Below is a repost from the KU news site. The original link is:
University of Kansas Design Professor Lance Rake’s interests — first in bicycles, then in bamboo — have taken him all over the world. But his quest was not just to create a better bike, but also to create jobs for the people in a small Alabama town.
“I’m interested in products that provide opportunities for craft-base jobs that can be self-sustaining,” Rake said. “I want to help people make things consumers want that can be sold at a high enough margin that families could actually be supported with them.”
The first product to come out of his effort is the Semester Bike, a unique high-end bicycle of bamboo, carbon fiber and steel, which can be constructed by craftspeople in Greensboro, Ala.
The journey has been circuitous one. In the summer of 2011 Rake, who teaches industrial design, found himself experimenting with bamboo while working at HERObike, a nonprofit bike shop in Greensboro. The shop is one of a number of businesses opened by the Hale Empowerment and Revitalization Organization, or HERO. It is a community development organization dedicated to ending rural poverty in areas in and around Hale County, where Greensboro is located.
That bike shop was started with the help of John Bielenberg, a Maine-based graphic designer whose Project M helps nonprofits create new businesses. Bielenberg was a 2010 KU Hallmark Design Symposium speaker whose presentation and love for bikes initially interested Rake in HERObike.
When Rake arrived at the shop, workers were already building bike frames from locally harvested bamboo, which is an abundant but untapped resource in the region. However, the material was being used just as it came from the forest. The finished products were sometimes humorously referred to as “‘Gilligan’s Island’ bikes” for their pleasing but somewhat unsophisticated appearance.
Rake was inspired by the idea of using bamboo, but as is the tendency of industrial designers he soon began looking for a better way. “I started thinking about how we could split and plane it to construct tubes that would be more like a traditional bamboo fly rod,” he said. “We would glue pieces together to form hexagonal tubes. These could be stronger, lighter and shock-resistant. From an engineering standpoint, the material could be made into lots of products besides bikes.”
Rake brought a truckload of bamboo back to Lawrence and spent the next year building projects and began experimenting with ways refining the bamboo and putting carbon fiber inside tubes he constructed from it.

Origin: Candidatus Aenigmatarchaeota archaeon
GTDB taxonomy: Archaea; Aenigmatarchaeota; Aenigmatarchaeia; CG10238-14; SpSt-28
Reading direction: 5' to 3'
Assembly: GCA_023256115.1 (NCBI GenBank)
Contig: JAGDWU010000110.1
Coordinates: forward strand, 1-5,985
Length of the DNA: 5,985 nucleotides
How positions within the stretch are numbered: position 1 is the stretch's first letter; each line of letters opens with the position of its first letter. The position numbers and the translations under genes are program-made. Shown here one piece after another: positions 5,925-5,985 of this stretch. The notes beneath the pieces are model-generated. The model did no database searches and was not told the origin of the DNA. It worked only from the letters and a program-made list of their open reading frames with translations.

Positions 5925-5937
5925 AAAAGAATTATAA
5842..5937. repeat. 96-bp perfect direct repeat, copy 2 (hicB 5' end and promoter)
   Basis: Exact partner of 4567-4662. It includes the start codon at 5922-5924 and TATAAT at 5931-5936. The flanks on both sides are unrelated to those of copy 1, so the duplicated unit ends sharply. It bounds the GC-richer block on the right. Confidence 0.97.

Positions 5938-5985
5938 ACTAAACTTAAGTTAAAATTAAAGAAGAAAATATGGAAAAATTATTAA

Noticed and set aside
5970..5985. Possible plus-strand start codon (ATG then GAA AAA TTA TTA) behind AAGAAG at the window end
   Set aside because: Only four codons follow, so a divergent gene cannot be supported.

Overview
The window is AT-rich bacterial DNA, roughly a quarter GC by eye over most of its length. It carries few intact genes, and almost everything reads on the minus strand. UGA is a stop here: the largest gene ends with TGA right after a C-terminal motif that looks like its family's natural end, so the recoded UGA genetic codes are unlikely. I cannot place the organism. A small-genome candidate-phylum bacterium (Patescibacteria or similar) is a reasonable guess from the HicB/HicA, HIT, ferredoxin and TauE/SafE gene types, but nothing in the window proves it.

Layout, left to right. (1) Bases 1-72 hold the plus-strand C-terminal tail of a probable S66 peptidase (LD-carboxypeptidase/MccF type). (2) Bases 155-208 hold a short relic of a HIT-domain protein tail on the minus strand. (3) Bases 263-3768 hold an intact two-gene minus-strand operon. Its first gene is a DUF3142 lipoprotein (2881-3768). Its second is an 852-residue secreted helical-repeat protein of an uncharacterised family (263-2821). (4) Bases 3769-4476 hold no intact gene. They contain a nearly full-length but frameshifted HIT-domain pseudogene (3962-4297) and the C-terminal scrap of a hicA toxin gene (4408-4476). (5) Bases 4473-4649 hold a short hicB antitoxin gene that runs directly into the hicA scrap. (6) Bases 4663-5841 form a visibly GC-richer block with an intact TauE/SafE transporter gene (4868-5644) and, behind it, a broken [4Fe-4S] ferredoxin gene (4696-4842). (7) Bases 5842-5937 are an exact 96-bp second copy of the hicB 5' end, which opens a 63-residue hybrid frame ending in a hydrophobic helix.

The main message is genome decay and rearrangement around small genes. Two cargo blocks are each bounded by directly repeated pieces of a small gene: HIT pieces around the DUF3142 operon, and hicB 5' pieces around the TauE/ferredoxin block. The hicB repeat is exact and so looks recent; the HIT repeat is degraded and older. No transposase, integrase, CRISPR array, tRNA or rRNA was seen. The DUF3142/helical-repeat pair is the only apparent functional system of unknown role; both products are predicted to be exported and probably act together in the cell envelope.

In the fall of 2012 he took a sabbatical semester at the Indian Institute of Technology, Bombay. Here, he gained more skill working with the plant’s grasslike fibers. And, he studied the way IIT professors introduced high design to craft workers who traditionally produced commodity goods.
Upon his return, he finished two Semester Bike prototypes and debuted them at the North American Handmade Bicycle Show in Denver in February. “Everybody loved them,” he said.
With that success under his belt in late May, Rake and design department interim chair and associate professor Andrea Herstowski took six students to Greensboro for three weeks to work with the staff of HERObike. Four of them were industrial design students, one was an architecture student, and another came from engineering.
Rake required his students to build complete bikes in 72 hours in a series of rapid-prototyping sessions. This allowed them to quickly refine methods for manufacturing the bikes. Since Rake released photos to the industrial design media the products have captured the attention of a number of industrial design websites like designboom.com and core77.com.
For Pam Dorr, executive director of HERO, the Semester Bike represents hope for an economically depressed region. “For the last 30 years this area has had an out-migration of skilled workers. Those that are able to work leave for places where work is plentiful. New employment opportunities are scarce,” she said.
“HERObike’s new model, ‘The Semester’ gives tangible proof that our community can use what it has to make new opportunities for ourselves, without waiting for a business from somewhere else to come. Initially, we expect to hire four new positions for HERObike, and as we begin to market the new bike, there will be additional jobs.”
Right now ongoing manufacture of the Semester Bike is in startup mode. A successful Kickstarter campaign raised money for tools, training and bicycle components. Rake has applied for several patents, and, if they are granted, will donate them to HERO.
“Bamboo just happened to me,” said Rake. “It isn’t an obsession. I see the future in design, and that’s what we teach in the design department. Small businesses making stuff on a small scale need a really nice, high level of design to create jobs that are sustainable.”